• 2 days Iraq Begins To Rebuild Largest Refinery
  • 2 days Canadian Producers Struggle To Find Transport Oil Cargo
  • 2 days Venezuela’s PDVSA Makes $539M Interest Payments On Bonds
  • 2 days China's CNPC Considers Taking Over South Pars Gas Field
  • 2 days BP To Invest $200 Million In Solar
  • 2 days Tesla Opens New Showroom In NYC
  • 2 days Petrobras CEO Hints At New Partner In Oil-Rich Campos Basin
  • 2 days Venezuela Sells Oil Refinery Stake To Cuba
  • 2 days Tesla Is “Headed For A Brick Wall”
  • 3 days Norwegian Pension Fund Set to Divest From Oil Sands and Coal Ventures
  • 3 days IEA: “2018 Might Not Be Quite So Happy For OPEC Producers”
  • 3 days Goldman Bullish On Oil Markets
  • 3 days OPEC Member Nigeria To Issue Africa’s First Sovereign Green Bond
  • 3 days Nigeria To Spend $1B Of Oil Money Fighting Boko Haram
  • 3 days Syria Aims To Begin Offshore Gas Exploration In 2019
  • 3 days Australian Watchdog Blocks BP Fuel Station Acquisition
  • 3 days Colombia Boosts Oil & Gas Investment
  • 4 days Environmentalists Rev Up Anti-Keystone XL Angst Amongst Landowners
  • 4 days Venezuelan Default Swap Bonds At 19.25 Cents On The Dollar
  • 4 days Aramco On The Hunt For IPO Global Coordinators
  • 4 days ADNOC Distribution Jumps 16% At Market Debut In UAE
  • 4 days India Feels the Pinch As Oil Prices Rise
  • 4 days Aramco Announces $40 Billion Investment Program
  • 4 days Top Insurer Axa To Exit Oil Sands
  • 5 days API Reports Huge Crude Draw
  • 5 days Venezuela “Can’t Even Write A Check For $21.5M Dollars.”
  • 5 days EIA Lowers 2018 Oil Demand Growth Estimates By 40,000 Bpd
  • 5 days Trump Set To Open Atlantic Coast To Oil, Gas Drilling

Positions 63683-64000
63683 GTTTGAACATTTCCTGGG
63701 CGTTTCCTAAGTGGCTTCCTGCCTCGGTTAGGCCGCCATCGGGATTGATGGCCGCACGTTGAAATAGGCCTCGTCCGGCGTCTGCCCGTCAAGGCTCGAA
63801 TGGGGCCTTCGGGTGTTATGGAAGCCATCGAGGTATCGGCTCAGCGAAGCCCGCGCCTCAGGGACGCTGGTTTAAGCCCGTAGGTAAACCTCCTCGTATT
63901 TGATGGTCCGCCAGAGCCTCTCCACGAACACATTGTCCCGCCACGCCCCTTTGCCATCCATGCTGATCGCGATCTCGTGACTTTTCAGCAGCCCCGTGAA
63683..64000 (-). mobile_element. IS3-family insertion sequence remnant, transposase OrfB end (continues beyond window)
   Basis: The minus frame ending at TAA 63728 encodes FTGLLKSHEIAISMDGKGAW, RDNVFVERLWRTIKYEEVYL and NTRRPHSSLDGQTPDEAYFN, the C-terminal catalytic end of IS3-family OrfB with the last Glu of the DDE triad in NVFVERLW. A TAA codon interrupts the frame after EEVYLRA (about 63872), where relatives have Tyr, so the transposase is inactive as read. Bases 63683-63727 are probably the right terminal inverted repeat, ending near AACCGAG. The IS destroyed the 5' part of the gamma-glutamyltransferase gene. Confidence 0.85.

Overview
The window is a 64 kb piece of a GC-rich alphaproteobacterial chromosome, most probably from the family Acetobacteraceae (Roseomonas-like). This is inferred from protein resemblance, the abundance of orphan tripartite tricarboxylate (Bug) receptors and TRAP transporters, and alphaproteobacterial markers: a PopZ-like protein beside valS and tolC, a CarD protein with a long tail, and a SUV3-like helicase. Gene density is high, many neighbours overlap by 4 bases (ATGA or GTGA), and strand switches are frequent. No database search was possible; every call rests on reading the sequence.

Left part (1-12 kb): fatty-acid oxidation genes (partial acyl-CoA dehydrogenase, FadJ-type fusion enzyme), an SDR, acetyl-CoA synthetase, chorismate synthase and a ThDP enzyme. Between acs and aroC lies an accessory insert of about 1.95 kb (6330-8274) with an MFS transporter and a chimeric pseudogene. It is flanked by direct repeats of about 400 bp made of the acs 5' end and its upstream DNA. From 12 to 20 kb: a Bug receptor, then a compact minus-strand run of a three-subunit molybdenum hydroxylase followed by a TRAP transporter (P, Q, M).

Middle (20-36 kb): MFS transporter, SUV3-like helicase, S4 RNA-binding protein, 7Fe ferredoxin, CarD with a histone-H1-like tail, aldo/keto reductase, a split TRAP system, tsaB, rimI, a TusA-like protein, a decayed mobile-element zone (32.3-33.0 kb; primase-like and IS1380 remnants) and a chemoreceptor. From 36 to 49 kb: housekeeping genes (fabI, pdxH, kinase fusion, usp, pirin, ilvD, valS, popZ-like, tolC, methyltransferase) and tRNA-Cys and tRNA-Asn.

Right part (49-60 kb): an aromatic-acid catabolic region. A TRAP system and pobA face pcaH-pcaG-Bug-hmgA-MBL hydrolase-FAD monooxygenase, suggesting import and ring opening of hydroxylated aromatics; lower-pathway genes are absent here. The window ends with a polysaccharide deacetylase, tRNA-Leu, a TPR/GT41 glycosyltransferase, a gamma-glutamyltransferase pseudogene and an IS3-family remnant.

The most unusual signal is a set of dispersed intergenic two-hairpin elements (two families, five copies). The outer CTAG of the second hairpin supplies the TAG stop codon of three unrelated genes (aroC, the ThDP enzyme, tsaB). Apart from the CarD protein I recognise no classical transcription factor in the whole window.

• 5 days Norway’s Oil And Gas Investment To Drop For Fourth Consecutive Year
  • 5 days Saudis Plan To Hike Gasoline Prices By 80% In January
  • 5 days Exxon To Start Reporting On Climate Change Effect
  • 6 days US Geological Survey To Reevaluate Bakken Oil Reserves
  • 6 days Brazil Cuts Local Content Requirements to Attract Oil Investors
  • 6 days Forties Pipeline Could Remain Shuttered For Weeks
  • 6 days Desjardins Ends Energy Loan Moratorium
  • 6 days ADNOC Distribution IPO Valuation Could Be Lesson For Aramco
  • 6 days Russia May Turn To Cryptocurrencies For Oil Trade
  • 6 days Iraq-Iran Oil Swap Deal To Run For 1 Year
  • 9 days Venezuelan Crude Exports To U.S. Fall To 15-year Lows
  • 9 days Mexico Blames Brazil For Failing Auction

Breaking News:

Iraq Begins To Rebuild Largest Refinery

Alt Text

Oil Prices Rise On Solid Chinese Demand

Oil prices rose on Friday…

Alt Text

Saudis Raise Crude Oil Prices To Asia

Solid demand and a stronger…

Alt Text

The Man Behind The Oil Price Rally

While the extension of the…

Oil Prices Dive 5% on Speculation and Mystery

Oil Prices Dive 5% on Speculation and Mystery

As the Saudis move to pump more oil, the US sits on increased crude supplies, the market gets edgy over Eurozone economic instability, and FedEx cuts it profit outlook, the price of oil has fallen for three straight days to the lowest in over a month and an overlooked talk with Iran adds mystery to speculation.  

On Tuesday, oil futures closed at $95.29 a barrel in New York, down $1.33 from Monday, which had seen a sudden $3 per barrel drop in 60 seconds. On Wednesday, oil prices further slid in New York, to $92.26 a barrel for October light sweet crude deliveries.

All of these factors have driven the speculation leading to this week’s drop in oil prices, but to varying degrees. The FedEx news had only a short-lived effect on the oil prices, for instance, as did the European Central Bank’s announcement that it would implement more monetary easing measures, while announcements coming out of Saudi Arabia that the country intends to keep production high in order to suppress prices has a more lingering effect on the market.